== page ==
Editor's Corner
  • What the Hell Is Wrong With Nintendo?

    Gamers try Wii U at the 2012 E3 Expo. (Credit: Ariel Zambelich/WIRED)

    By Chris Kohler, Wired: Game|Life

    Earlier this week, amidst all the hype over the launches of PlayStation 4 and Xbox One, the Bloomberg news service took a step away from the wall-to-wall coverage of the new consoles to discuss Nintendo and the Wii U. They say no press is bad press, but…

    “Sony Corp. and Microsoft Corp. each sold more game consoles in 24 hours than the Wii U maker did in nine months,” read the story. “[Nintendo] sold just 460,000 Wii U machines in the six months ended Sept. 30, about 5 percent of its target for the fiscal year.”

    Read More »from What the Hell Is Wrong With Nintendo?
  • On Thursday around 1800 soldiers and RAF personnel were made redundant as part of the first wave of military job cuts. Despite this we're still actively engaging in conflicts abroad in places such as Libya, which is reportedly costing the UK £1.5mn a day.

    Weeks ago — before the riots, I read multiple articles arguing that the military should be above government spending cuts. I didn't agree with any of them. I don't believe the military should be above the cuts but what I do believe is that the government shouldn't expect troops to fight in wars without appropriate equipment or with too fewer personnel.

    The government needs to realise that if it is to cut spending in this area then it can't be as forthright in troubled places such as Libya and Afghanistan as it has been in previous years. We can't interfere in other countries' politics, no matter how corrupt, because put simply we can't afford it.

    And it's not just overseas that the government needs to curb its expectations. 'We need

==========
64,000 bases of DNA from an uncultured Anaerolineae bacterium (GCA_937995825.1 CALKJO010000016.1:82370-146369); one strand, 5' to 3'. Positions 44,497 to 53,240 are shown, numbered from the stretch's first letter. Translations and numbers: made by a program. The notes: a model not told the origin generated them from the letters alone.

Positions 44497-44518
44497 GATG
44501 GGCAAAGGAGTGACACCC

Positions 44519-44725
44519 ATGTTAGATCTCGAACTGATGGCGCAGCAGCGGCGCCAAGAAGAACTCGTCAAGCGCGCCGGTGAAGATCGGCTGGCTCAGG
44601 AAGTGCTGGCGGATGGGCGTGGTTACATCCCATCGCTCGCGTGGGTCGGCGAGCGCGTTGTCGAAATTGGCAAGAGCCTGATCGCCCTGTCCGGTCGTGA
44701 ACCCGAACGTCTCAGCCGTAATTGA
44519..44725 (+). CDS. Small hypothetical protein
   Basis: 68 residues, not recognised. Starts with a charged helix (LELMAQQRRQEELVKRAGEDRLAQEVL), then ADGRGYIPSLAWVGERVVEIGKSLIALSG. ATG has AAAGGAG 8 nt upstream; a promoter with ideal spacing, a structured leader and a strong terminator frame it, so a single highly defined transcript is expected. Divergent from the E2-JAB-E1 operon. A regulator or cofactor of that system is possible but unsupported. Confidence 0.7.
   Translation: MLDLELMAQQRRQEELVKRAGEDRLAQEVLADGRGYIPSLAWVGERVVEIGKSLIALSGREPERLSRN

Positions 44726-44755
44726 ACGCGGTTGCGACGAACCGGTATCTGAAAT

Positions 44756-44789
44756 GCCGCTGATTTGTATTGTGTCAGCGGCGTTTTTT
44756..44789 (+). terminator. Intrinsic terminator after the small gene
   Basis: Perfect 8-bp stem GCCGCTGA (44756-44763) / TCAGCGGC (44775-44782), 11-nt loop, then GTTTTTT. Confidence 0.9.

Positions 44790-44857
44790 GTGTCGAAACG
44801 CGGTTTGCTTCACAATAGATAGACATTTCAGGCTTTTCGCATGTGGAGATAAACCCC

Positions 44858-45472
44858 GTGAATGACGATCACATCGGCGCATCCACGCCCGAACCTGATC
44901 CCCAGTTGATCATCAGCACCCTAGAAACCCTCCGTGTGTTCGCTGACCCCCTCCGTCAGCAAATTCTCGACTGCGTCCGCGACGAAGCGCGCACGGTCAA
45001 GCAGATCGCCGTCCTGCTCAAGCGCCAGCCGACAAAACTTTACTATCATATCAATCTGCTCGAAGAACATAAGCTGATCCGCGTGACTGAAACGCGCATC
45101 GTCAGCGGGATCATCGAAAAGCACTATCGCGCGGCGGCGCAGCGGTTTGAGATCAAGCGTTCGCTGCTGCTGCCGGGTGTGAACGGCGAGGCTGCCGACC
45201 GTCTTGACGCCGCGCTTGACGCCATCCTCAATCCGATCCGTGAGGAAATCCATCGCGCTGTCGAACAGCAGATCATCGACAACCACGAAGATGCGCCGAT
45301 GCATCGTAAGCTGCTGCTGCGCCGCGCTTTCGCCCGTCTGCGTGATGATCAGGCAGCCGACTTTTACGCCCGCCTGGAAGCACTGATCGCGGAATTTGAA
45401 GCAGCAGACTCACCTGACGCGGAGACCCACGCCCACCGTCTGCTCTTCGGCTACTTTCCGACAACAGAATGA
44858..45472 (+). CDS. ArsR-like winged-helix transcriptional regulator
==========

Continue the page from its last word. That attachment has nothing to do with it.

Read More »from The biggest government cut needs to be its own expectations
  • As I write this there are sirens buzzing past my window, a bin on fire outside my flat and a Carphone Warehouse store smashed-in down the road. But that's nothing compared to the sights we've seen in places like Hackney, Clapham, Croydon and now areas outside of London such as Birmingham and Liverpool.

    And why is this happening? There's no answer anymore. It's pointless even trying to look for one. One looter was caught on camera explaining it 'was fun' while another claimed they were getting their 'taxes back'. Quite how much tax a 15-year-old boy pays I'm not sure.

    What started on Saturday as a vigil protest against police for the shooting of a local Tottenham man called Mark Duggan has resulted in mindless violence with no cause, no reasoning behind it. Nick Clegg came in for criticism yesterday when he used the word 'mindless' to describe the riots, but he's right. I'm willing to bet that most of the vandals - many of whom are teenagers - causing this mayhem have never even heard

    Read More »from These riots have nothing to do with Mark Duggan
  • Trust in the media has plummeted since the News of the World phone hacking scandal came to light, but it's not just the press that is the subject of the public's disdain. Links between News International employees, police chiefs and politicians have rocked this country's foundations of trust to the core and left everyone wondering, just how high up does this thing go?

    Over the past two days the scandal escalated further when Britain's most senior police officer, Sir Paul Stephenson, resigned and Assistant Met Commissioner John Yates followed suit the next day. Stephenson came in for criticism for hiring former News of the World executive Neil Wallis as an adviser — you know, the same thing Prime Minister David Cameron did with Andy Coulson.